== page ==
Amanda; But, he said, men have this arrogance and this confidence that women don’t have and you should have more of it, you should want to do this. But I don’t want to this, was sort of this very personal back and forth. He said, no, women are so much more capable. I’m trying, I want to describe this correctly. He was really just talking about how men don’t have, and of course this is a generalization, but in his thought process he was saying, Listen, men plow forward with ideas and this confidence and this arrogance. Sometimes that’s a good thing; sometimes it’s not.
Amanda: But sometimes it’s a good thing, and women too often hold back. Oh it’s too hard, I won’t be able to do it.
Sandi: I’ll fail.
Amanda: Yeah. I’ll fail, this won’t work, I don’t know how to do these things. He said, you know, that’s the problem. You should say I can do this and I want to do this and I’ll figure it out.
Sandi: I think we’re so worried that we’re going to make a mess.
Amanda: Yeah. It’s not going to work and so it’s better to just say, well, no, it’s ok, I’m not going to do this.
Amanda: So I got a little bit angry and sometimes that’s a good thing, and in my own head and I decided, screw that, and I am going to do this. I’m so glad that we had that conversation looking back, because I think it really ended up being good encouragement for me.
Sandi: Mm Hmm
Amanda: To say, you know, he’s a little bit right in my opinion and I’m going to do this.
Sandi: And he turned out to be a lot of bit right.
Amanda: Yeah, he did. He did. I’ll give him that.
Sandi: Yeah, that’s alright. Yeah. Throw him that bone.
Amanda: I will. He went with me. So, I said, okay so this weekend we’re going to drive around New York City and we’re going to look at every body of water that we can and try to figure out where to row. It was after many hours of driving around, probably over a course of a couple of days, that we ended up at Meadow Lake in Queens and decided that this was a great spot because it’s somewhat protected. It’s not being out exposed on the Hudson River. It’s certainly in a community that could use access to unique sports or activities and lots of schools around it. There was actually a building, sort of a boathouse, from the World’s Fair that was located right next to the lake, so I was thinking, this is perfect. This could be perfect. We’ll clean this building out and this could be our boathouse.
Sandi: What’d you do, rent the building eventually?
Amanda: No. We, I approached the Parks department and said, listen, I want to take kids who can’t swim in the narrow boats out on the park’s lake and teach them to row. Somehow, they said yes.
Amanda: Which was a big, that was cause for a bottle of champagne, getting that permission from the parks department. To me, I think it was a big ask.
Sandi: Mm Hmm
Amanda: In terms of liability and exposure. That was huge, that they said yeah, you can use this run down old building. It’s filled with garbage. They even said yes when I said, well do you think you could give us some dumpsters and we’ll fill them up because it was filled with car parts and squirrels and squirrel families. That was a process too and getting friends to come and help load dumpsters on weekends. There were just a lot of hurdles is the best way to describe it.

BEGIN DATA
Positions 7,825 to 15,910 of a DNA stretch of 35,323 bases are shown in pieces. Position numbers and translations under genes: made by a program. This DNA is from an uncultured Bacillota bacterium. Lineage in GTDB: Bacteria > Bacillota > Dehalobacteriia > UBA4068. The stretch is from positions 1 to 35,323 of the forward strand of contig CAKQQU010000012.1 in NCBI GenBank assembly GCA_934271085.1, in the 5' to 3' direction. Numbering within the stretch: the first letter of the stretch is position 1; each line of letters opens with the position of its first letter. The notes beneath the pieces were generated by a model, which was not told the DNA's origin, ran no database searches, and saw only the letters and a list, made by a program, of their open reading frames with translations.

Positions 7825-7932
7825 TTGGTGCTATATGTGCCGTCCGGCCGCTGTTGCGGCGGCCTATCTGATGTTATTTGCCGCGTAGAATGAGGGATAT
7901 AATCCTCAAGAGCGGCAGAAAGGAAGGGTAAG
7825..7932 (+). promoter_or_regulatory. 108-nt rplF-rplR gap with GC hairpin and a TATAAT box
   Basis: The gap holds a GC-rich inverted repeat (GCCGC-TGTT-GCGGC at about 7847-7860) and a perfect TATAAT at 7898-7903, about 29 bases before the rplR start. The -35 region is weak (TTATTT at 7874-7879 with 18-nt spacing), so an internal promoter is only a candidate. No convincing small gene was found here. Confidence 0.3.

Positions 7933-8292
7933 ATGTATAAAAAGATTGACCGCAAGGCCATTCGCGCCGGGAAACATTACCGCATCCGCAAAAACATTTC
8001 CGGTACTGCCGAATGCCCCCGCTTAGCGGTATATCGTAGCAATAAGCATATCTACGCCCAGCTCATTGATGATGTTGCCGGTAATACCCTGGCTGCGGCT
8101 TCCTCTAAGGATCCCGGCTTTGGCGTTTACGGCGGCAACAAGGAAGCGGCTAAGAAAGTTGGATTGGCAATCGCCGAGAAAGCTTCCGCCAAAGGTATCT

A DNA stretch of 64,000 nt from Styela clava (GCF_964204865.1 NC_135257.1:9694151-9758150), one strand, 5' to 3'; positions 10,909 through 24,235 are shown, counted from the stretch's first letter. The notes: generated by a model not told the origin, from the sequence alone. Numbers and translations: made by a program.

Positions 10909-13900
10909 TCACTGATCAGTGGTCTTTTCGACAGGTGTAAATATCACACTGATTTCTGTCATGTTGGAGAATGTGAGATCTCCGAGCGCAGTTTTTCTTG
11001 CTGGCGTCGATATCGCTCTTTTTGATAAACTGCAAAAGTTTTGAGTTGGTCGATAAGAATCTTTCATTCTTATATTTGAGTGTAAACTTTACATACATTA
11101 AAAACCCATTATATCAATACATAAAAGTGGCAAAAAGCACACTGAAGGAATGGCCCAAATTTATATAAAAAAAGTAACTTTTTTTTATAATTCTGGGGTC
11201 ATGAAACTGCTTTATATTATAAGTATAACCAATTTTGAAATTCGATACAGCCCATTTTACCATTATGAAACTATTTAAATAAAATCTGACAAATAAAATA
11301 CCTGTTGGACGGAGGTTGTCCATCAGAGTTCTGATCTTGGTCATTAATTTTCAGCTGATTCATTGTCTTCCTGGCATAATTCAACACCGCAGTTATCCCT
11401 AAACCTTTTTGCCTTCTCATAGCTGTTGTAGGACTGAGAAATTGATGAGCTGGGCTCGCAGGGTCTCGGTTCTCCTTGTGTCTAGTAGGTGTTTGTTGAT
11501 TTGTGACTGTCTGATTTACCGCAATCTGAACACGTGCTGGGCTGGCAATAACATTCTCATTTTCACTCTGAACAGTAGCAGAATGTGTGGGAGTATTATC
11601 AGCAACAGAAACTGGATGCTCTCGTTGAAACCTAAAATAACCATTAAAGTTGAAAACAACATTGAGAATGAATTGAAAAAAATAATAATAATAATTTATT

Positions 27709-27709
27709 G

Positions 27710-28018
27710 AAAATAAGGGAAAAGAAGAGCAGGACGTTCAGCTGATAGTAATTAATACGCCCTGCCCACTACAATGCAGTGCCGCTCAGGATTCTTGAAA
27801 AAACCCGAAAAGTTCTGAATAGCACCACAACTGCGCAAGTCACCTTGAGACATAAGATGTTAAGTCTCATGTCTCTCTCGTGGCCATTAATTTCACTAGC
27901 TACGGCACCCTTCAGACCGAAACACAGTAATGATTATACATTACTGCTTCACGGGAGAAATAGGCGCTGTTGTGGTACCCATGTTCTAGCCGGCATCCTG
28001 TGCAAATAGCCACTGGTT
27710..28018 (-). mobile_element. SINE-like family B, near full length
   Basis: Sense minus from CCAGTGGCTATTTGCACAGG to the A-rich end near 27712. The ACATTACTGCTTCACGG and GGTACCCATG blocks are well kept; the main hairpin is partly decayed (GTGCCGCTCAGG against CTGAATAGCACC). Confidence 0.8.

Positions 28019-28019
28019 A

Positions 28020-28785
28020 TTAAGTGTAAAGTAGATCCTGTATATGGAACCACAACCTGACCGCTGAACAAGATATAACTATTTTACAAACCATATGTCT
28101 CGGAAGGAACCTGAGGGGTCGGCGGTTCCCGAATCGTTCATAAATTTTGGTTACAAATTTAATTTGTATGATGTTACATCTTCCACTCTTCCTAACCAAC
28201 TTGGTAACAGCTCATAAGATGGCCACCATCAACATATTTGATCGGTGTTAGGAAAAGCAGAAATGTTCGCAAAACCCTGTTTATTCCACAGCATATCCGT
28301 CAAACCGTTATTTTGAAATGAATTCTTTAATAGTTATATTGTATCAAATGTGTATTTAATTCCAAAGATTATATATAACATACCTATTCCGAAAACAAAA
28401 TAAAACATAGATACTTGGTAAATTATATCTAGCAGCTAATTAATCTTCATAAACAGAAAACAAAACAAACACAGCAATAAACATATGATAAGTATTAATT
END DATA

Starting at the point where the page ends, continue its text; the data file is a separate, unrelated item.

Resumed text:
Sandi: So, you’ve not a place now.
Sandi; We don’t have to go every step of the way, but from the time that you’re husband really pushed you till the time that you cleaned out that building,
Sandi: Was about how long, would you say?
Amanda: About a year.
Sandi; A year. So it took a year for you to get your first boat on the water?
Amanda: Yeah. I would say, I would say so. That year included also trying to get people aboard, build a board and apply for non-profit status with the IRS, and start to create materials that I could share with potential funders.
Sandi: You’re running from pillar to post, it’s just…
Amanda: Right, right.
Sandi: As you were doing all of this,
Amanda: I cried a lot. [Laughing]
Sandi: Okay. But you’re also getting good feedback because things are happening at a positive level. Were you also, no pun intended, buoyed by this?
Amanda: There were not a ton of positive moments to be honest. Getting permission to use the boathouse, as an example, was a positive moment.
Sandi: That’s big.
Amanda: That was big. I think there were more negative moments. That it took two months to get the key.
Amanda: The actual key from the parks department.
Sandi: Well, that’s the government.
Amanda: Right. To get into the actual building. The lot of rejection from foundations. I’m just thinking, this is so ridiculous, this idea’s ridiculous. This is impossible. Where we have to get to from here is just, seemed very impossible at times. It was very slow going, it was a big lift and slow going for that year.
Sandi: So when that year was over, you had eight girls?
Amanda: Uh Huh.
Sandi: Two boats?
Amanda: Uh Huh.
Sandi: I feel like saying and a partridge in a pear tree.
Sandi: Did you have coaches, mentors, I mean, how many staff were there at that point? Whether they were paid or not, but how many people besides you and your boyfriend were involved?
Amanda: Right. He had a job, keep in mind.
Sandi: I get that.
Amanda: So, he couldn’t come out and coach. Luckily, I don’t know how she found us, but a wonderful woman, young woman named Emily [00:15:42], she had rowed in college and she, we got connected somehow and she said I want to help you run this pilot program for the summer. That was the summer of 2002, and I said, yeah that would be amazing. So, she came out for that whole four or five weeks that we did this pilot program and slogged through with me. I will forever be grateful for her help with that. We’re still in touch to this day, but besides Emily, that was it. It was just us.